Today, the Gaza Strip is on the verge of a full humanitarian crisis. The coastal enclave’s electricity is inconsistent on good days and nonexistent otherwise, due to a fight between Hamas and the Palestinian Authority over fuel payments. The unemployment rate is past 40 percent, and the economy is based mostly on foreign aid. The Strip’s water is expected to be undrinkable by 2020.
The building materials meant for Gaza’s reconstruction are mostly diverted by Hamas and are instead used to create the terrorist group’s underground infrastructure and bunkers, according to Israeli officials.
And despite Israel’s having ostensibly disengaged from the Strip over a decade ago, three wars, a blockade and occasional rocket fire and border tensions keep the fate of the enclave inextricably in Israeli hands.
Yet Wednesday’s discussion in the Knesset about the Strip broke down repeatedly and ended almost exactly where it started, nowhere.
Likud MKs David Bitan and Miki Zohar shocked the room — and much of the country — by arguing with the parents of soldiers who died in the conflict. At one point, Bitan called the father of a fallen soldier “a liar.” And Zohar accused the mother of a soldier whose body is being held by Hamas in Gaza of “exaggerating.” (One need not be an expert on Israeli society — and the sacred status of bereaved families in it — to understand why this was roundly considered a monstrous breach of common decency.)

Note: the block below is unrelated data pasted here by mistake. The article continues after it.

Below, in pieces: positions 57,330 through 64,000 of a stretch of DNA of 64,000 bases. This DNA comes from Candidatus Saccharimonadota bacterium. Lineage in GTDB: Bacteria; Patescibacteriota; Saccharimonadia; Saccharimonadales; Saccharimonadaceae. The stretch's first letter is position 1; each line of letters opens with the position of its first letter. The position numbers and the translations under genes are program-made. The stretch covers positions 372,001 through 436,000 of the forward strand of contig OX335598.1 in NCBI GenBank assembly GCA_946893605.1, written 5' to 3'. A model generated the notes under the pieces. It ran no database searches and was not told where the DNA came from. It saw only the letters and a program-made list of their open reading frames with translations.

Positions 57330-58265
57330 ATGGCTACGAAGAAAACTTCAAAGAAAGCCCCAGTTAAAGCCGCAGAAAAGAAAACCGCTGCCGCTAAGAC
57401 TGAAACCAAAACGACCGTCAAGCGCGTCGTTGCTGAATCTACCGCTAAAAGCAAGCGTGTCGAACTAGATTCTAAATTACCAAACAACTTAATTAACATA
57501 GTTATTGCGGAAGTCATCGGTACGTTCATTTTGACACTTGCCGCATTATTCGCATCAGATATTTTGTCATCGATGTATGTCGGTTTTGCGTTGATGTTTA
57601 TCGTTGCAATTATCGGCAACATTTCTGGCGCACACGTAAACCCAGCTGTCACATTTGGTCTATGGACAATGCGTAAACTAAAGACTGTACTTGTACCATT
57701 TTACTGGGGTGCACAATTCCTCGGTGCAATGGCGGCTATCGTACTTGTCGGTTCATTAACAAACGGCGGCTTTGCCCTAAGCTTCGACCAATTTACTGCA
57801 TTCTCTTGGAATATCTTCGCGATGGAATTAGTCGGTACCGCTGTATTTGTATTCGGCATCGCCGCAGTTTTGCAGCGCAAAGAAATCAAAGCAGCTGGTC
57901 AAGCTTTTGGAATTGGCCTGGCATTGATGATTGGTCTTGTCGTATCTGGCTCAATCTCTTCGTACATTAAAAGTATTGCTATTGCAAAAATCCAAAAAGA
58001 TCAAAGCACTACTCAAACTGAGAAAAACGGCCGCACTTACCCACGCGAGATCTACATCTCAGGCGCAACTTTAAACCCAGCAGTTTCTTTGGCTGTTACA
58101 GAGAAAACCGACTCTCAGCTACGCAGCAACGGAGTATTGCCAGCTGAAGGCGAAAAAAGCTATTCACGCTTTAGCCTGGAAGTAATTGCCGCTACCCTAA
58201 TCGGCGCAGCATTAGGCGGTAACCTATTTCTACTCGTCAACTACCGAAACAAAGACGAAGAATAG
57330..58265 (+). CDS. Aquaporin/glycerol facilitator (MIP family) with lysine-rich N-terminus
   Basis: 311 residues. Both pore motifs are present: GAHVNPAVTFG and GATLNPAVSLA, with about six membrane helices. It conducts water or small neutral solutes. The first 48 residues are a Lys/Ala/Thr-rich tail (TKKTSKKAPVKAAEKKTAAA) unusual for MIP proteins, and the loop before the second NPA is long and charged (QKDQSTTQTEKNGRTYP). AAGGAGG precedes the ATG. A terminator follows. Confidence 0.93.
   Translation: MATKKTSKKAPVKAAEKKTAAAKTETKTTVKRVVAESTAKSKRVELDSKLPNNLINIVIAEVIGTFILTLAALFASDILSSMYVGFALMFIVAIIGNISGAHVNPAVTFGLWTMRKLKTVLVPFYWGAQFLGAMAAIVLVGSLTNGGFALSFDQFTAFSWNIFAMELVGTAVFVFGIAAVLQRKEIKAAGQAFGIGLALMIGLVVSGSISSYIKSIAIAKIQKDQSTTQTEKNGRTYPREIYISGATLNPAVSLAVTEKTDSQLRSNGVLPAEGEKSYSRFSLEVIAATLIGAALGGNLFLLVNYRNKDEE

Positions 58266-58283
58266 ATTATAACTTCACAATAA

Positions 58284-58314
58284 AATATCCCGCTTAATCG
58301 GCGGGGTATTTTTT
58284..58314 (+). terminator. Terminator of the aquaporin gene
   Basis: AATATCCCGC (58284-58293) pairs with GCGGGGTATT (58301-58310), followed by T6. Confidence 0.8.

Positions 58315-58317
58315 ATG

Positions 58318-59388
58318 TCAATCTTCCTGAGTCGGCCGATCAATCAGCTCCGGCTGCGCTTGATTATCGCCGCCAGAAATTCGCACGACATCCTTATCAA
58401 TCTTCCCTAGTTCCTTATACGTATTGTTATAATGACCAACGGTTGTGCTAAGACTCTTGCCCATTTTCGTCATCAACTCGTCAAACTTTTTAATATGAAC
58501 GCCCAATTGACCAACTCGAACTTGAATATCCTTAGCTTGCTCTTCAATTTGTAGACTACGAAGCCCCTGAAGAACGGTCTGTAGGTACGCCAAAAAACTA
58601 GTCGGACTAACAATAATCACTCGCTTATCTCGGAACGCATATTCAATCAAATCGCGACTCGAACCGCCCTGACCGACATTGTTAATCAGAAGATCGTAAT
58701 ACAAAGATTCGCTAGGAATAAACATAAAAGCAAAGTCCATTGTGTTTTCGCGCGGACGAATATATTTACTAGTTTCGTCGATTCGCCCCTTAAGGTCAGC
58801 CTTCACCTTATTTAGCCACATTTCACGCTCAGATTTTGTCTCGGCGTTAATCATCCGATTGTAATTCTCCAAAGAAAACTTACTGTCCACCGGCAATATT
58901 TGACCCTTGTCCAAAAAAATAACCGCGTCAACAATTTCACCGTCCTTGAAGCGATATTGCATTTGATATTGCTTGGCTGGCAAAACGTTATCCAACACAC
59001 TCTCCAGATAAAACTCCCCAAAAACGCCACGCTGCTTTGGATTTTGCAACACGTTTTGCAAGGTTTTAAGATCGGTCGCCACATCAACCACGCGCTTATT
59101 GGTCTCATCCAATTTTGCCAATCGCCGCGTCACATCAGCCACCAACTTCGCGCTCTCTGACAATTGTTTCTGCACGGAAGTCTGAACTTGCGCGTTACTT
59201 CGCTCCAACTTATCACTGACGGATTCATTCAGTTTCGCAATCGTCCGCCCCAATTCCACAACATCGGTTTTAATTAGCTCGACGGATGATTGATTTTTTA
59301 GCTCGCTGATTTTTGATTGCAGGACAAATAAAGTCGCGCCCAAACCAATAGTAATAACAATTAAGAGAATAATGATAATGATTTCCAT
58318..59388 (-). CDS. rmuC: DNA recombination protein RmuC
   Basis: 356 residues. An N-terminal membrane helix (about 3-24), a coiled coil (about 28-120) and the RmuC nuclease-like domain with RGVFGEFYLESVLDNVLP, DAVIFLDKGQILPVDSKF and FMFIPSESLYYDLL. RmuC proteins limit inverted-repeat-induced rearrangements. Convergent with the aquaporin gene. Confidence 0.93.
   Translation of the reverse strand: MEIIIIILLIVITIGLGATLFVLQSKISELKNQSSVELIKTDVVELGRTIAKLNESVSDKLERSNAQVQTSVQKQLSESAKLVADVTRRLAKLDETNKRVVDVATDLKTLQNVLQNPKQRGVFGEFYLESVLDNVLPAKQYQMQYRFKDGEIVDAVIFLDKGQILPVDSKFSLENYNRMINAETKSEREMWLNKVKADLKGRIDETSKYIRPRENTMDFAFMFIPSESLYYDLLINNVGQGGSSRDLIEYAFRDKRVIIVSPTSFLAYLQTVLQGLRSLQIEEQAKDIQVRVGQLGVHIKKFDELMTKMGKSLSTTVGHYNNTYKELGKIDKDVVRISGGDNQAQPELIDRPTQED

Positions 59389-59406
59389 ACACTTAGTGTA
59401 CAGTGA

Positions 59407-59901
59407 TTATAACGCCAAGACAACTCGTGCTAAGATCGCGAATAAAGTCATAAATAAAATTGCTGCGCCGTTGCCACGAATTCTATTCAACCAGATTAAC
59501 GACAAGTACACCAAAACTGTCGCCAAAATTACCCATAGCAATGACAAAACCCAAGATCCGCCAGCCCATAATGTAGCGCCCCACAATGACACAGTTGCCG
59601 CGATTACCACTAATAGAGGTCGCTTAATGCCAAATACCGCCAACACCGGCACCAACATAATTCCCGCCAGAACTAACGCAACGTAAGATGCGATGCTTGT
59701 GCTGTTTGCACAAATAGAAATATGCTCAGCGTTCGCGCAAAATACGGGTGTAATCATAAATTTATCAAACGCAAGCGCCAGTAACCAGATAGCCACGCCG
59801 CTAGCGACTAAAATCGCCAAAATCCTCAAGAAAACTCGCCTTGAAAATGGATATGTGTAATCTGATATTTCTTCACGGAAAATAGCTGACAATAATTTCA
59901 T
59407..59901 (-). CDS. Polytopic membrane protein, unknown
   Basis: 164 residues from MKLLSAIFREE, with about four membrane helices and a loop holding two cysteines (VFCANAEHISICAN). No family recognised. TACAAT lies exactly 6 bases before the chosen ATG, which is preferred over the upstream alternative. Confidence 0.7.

Members of the government coalition squabbled with members of the opposition about everything from public broadcasting to a recently declared hunger strike by Palestinian prisoners.
Yesh Atid MK Ofer Shelah, a former military correspondent, argued minutiae with Netanyahu’s military secretary, Brig. Gen. Eliezer Toledano, about when exactly the IDF prepared its plans for destroying tunnels. Their argument, which continued into the halls of the Knesset, went into nomenclatural issues of what constitutes an “order” versus a “directive.”
Attempts by some left-wing politicians, like Meretz leader Zehava Galon, to discuss the possibility of a diplomatic resolution in the Gaza Strip were shot down out of hand by Netanyahu as “ludicrous.”
To the prime minister, there does not seem to exist a comprehensive solution for the Gaza Strip, only a maintaining of the status quo.